The 5 Hacking NewsLetter 38

Hey hackers! These are our favorite resources shared by pentesters and bug hunters last week.

This issue covers the week from 18 to 25 of January.

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Our favorite 5 hacking items

1. Article of the week

A More Advanced Recon Automation #1 (Subdomains)

If you want to automate some of your recon tasks but don’t know where to start, this is an excellent beginning.

A recon workflow chart is given as an example. This is the first article of a series. It explains how to automate subdomains enumeration using a Bash script, and includes commands, tools plus tips like how to check for wildcard resolution (i.e. false positive subdomains).

Looking forward to the sequel(s)!

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The 5 Hacking NewsLetter 37

Hey hackers! Before diving into the meat of this newsletter, I first want to thank all of you who send us emails regularly and who answered our questions on which topics you would like addressed in a podcast.

I haven’t yet had the opportunity to answer all of you. But your input, queries and suggestions are well received and will be taken into account. Keep’em coming!
Life gets in the way with plenty of obstacles and projects. So change is slow but steady. I’m sure you can relate to this…

That said, here are our favorite resources shared by pentesters and bug hunters last week. This issue covers the week from 11 to 18 of January.

Big thanks to Intigriti for sponsoring this newsletter!

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Our favorite 5 hacking items

1. Tool of the week

bugbounty.link

This is a URL shortening service. What’s great about it is that it supports any protocol (file, gopher, etc). So it can be useful to test for SSRF or open redirects, and bypassing filters on certain URI schemes.

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The 5 Hacking NewsLetter 36

Hey hackers! I’m very happy to announce a new partnership with @intigriti. They’re sponsoring this newsletter.

For you, nothing changes. The content remains the same, except for more information from time to time on what Intigriti is up to (and they have many exciting plans for this year!).

Without further ado, here are our favorite resources shared by pentesters and bug hunters last week. This issue covers the week from 04 to 11 of January.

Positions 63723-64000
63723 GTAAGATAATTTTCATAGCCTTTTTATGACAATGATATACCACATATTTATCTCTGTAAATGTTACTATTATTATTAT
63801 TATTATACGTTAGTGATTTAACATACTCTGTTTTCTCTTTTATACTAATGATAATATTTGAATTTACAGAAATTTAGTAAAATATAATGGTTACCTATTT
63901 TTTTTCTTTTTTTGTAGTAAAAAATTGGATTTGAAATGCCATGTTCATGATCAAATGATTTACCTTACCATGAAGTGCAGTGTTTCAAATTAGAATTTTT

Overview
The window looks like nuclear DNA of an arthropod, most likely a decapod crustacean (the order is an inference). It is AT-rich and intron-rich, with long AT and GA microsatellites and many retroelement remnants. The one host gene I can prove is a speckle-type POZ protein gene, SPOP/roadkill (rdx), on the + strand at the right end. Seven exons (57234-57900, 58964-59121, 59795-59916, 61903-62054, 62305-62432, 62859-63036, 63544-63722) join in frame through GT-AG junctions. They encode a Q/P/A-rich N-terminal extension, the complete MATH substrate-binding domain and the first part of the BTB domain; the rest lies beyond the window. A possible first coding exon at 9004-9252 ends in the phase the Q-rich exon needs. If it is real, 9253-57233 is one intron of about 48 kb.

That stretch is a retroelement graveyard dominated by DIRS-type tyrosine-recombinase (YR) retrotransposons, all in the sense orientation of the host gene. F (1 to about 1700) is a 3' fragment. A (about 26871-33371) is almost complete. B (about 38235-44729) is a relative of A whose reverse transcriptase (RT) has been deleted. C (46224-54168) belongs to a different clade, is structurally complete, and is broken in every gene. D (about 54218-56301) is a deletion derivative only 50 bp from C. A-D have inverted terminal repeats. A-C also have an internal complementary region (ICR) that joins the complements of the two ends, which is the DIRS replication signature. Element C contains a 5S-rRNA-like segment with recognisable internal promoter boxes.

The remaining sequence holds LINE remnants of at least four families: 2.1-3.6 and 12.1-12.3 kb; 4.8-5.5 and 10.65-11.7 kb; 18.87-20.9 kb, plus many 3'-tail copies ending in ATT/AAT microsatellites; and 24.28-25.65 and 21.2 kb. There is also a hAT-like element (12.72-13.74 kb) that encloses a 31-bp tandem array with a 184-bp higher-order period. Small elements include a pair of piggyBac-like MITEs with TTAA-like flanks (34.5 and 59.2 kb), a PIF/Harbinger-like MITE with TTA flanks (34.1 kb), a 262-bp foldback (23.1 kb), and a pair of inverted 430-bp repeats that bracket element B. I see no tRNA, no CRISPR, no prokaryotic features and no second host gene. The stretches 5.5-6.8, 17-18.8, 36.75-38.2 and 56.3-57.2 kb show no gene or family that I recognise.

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Our favorite 5 hacking items

1. Article of the week

Avoid rookie mistakes and progress positively in bug bounty

This is simple but to the point advice. Sometimes, as bug hunters, we may let ourselves be transported by exciting tests and forget the obvious: more emphasis should be put on the report, on trying to escalate/chain bugs, avoiding known invalid bugs, having a business mindset when writing impacts, etc.

These are some of the things mentioned in this article. Read it and keep them in mind when you’re hunting for bugs, they could help you perform better and have a smoother experience.

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The 5 Hacking NewsLetter 35

Hey hackers! These are our favorite resources shared by pentesters and bug hunters last week.

This issue covers the week from 28 of December to 04 of January.

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Our favorite 5 hacking items

1. Tool of the week

Interlace

This tool is a must for both pentesters and bug hunters! We often need to run commands (like Nmap, Amass, Nikto…) on a list of targets. Interlace allows speeding up this process.

Give it the command you want to run, the target file/domain/network and a number of threads like this:

# time interlace  -tL test.txt -p 443 -threads 5 -c "nikto -host https://_target_"
==============================================
Interlace v1.0	by Michael Skelton (@codingo_)
==============================================
[17:35:54] [THREAD] [nikto -host https://kinepolis.com] Added to Queue 
[17:35:54] [THREAD] [nikto -host https://facebook.com] Added to Queue 
[17:35:54] [THREAD] [nikto -host https://nexuzhealth.be] Added to Queue 
- Nikto v2.1.6
- Nikto v2.1.6
...

It starts one thread per target and runs the command you gave it on the different targets simultaneously. In other words, it easily turn single threaded command line applications into a fast, multi-threaded application.

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The 5 Hacking NewsLetter 34

Hey hackers! These are our favorite resources shared by pentesters and bug hunters last week.

This issue covers the week from 21 to 28 of December.

Also, I wish you and your family a very happy new year, full of bugs, bounties, fun, health & happiness!

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Our favorite 5 hacking items

1. Tip of the week

Did you know you can smuggle payloads in a valid e-mail address using round brackets?

I love the technical tricks for bug hunters that @intigriti shares on Twitter. I regularly add them to the tweets collection at the end of this newsletter.

But this trick in particular blew my mind! Here’s why: Have you ever tested a login or contact form, entered a valid email address, intercepted the request with Burp, then replaced the email with XSS/SQLi/SSTI/RCE detection payloads? This is a way to bypass client-side validation of the email field. So what do you do if you get an “invalid email” response from the server?

To me, its was the end of testing for input validation on that field because the check is done server-side.

But according to @securinti, you can smuggle any payload and trick the server into believing that it’s a valid email by putting the payload between round brackets: [email protected](${}<>'/"*-)domain.com or yourname(${}<>'/"*-)@domain.com.

Amazing, right? I can’t wait to re-test all forms in my bug bounty notes.

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